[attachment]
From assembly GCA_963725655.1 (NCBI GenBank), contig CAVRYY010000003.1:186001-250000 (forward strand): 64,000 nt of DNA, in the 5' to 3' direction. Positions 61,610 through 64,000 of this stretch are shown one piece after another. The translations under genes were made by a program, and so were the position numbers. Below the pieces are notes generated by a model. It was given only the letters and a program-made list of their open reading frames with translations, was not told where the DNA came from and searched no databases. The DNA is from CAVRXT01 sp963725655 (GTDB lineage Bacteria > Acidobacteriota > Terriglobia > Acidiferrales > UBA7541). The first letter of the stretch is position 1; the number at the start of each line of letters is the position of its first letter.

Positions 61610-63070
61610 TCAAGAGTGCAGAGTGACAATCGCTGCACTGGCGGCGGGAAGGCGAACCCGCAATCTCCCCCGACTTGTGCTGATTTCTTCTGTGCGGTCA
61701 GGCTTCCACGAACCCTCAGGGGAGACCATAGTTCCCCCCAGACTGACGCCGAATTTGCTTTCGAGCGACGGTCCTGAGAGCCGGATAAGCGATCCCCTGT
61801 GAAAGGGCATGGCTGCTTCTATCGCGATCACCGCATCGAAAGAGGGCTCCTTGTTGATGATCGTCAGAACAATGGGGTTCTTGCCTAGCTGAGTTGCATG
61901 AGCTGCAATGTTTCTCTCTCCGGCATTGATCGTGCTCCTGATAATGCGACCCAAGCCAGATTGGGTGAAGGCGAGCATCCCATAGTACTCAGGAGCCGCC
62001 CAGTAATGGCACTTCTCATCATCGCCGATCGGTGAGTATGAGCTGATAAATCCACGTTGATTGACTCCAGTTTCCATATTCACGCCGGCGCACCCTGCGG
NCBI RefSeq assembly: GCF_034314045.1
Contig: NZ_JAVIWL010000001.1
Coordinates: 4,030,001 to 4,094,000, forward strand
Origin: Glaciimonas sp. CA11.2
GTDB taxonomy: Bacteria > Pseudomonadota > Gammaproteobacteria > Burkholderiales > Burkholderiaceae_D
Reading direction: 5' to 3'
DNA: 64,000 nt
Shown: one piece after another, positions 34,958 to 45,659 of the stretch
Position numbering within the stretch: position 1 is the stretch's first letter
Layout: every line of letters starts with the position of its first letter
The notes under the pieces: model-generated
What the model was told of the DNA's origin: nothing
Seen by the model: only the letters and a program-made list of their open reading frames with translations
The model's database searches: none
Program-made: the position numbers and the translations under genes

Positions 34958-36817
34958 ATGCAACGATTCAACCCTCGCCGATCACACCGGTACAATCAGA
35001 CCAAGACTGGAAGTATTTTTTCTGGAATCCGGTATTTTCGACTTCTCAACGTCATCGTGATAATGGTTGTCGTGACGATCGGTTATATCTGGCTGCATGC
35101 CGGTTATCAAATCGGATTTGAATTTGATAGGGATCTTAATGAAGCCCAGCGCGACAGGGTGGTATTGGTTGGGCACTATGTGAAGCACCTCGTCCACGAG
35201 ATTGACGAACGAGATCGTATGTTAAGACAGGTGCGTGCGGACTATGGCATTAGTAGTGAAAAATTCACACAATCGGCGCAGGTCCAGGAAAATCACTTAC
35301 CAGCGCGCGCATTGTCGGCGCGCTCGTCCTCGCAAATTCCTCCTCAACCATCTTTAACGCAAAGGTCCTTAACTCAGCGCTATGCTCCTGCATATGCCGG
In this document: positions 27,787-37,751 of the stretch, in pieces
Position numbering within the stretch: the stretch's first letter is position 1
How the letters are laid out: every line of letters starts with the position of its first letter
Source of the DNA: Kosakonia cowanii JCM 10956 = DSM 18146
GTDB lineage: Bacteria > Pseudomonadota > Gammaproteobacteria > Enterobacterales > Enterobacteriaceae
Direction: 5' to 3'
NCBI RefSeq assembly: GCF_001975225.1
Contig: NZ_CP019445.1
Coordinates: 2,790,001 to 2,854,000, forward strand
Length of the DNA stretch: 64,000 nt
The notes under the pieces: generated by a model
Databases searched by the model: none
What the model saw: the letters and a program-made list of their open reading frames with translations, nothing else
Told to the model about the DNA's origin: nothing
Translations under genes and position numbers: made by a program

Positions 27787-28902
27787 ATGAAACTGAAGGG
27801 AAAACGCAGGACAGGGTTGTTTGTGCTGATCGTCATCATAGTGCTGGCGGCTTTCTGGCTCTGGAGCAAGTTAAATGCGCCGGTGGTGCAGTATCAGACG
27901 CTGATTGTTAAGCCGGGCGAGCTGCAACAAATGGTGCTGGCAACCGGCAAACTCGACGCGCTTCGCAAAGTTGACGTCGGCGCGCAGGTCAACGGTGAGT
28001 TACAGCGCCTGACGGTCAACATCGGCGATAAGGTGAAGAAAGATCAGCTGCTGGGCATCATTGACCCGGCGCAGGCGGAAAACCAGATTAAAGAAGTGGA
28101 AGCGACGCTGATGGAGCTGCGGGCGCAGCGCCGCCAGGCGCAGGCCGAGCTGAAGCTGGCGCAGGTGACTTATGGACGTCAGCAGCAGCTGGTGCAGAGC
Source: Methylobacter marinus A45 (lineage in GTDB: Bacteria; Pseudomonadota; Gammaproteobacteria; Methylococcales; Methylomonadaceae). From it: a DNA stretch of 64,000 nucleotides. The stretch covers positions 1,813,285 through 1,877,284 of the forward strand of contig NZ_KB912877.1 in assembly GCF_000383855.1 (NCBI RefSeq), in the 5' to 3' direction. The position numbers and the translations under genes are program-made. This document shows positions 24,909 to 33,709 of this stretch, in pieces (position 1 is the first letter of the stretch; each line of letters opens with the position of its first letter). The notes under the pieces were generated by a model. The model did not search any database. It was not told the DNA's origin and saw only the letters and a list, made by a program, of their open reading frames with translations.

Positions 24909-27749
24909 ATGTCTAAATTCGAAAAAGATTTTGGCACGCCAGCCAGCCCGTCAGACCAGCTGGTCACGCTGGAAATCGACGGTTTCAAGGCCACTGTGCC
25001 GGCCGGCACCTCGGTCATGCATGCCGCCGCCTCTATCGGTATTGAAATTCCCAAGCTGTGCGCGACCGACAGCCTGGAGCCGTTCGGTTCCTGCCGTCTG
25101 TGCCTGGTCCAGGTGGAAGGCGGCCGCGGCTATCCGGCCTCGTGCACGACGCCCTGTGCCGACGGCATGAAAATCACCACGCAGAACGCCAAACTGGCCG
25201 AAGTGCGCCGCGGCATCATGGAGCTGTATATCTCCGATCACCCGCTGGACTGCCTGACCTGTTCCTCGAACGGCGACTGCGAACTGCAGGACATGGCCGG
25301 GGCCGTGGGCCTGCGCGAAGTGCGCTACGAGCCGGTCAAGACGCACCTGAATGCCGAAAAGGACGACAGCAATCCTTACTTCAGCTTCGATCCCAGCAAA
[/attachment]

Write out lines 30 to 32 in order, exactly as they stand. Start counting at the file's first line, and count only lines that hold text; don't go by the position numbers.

Position numbering within the stretch: the stretch's first letter is position 1
How the letters are laid out: every line of letters starts with the position of its first letter
Source of the DNA: Kosakonia cowanii JCM 10956 = DSM 18146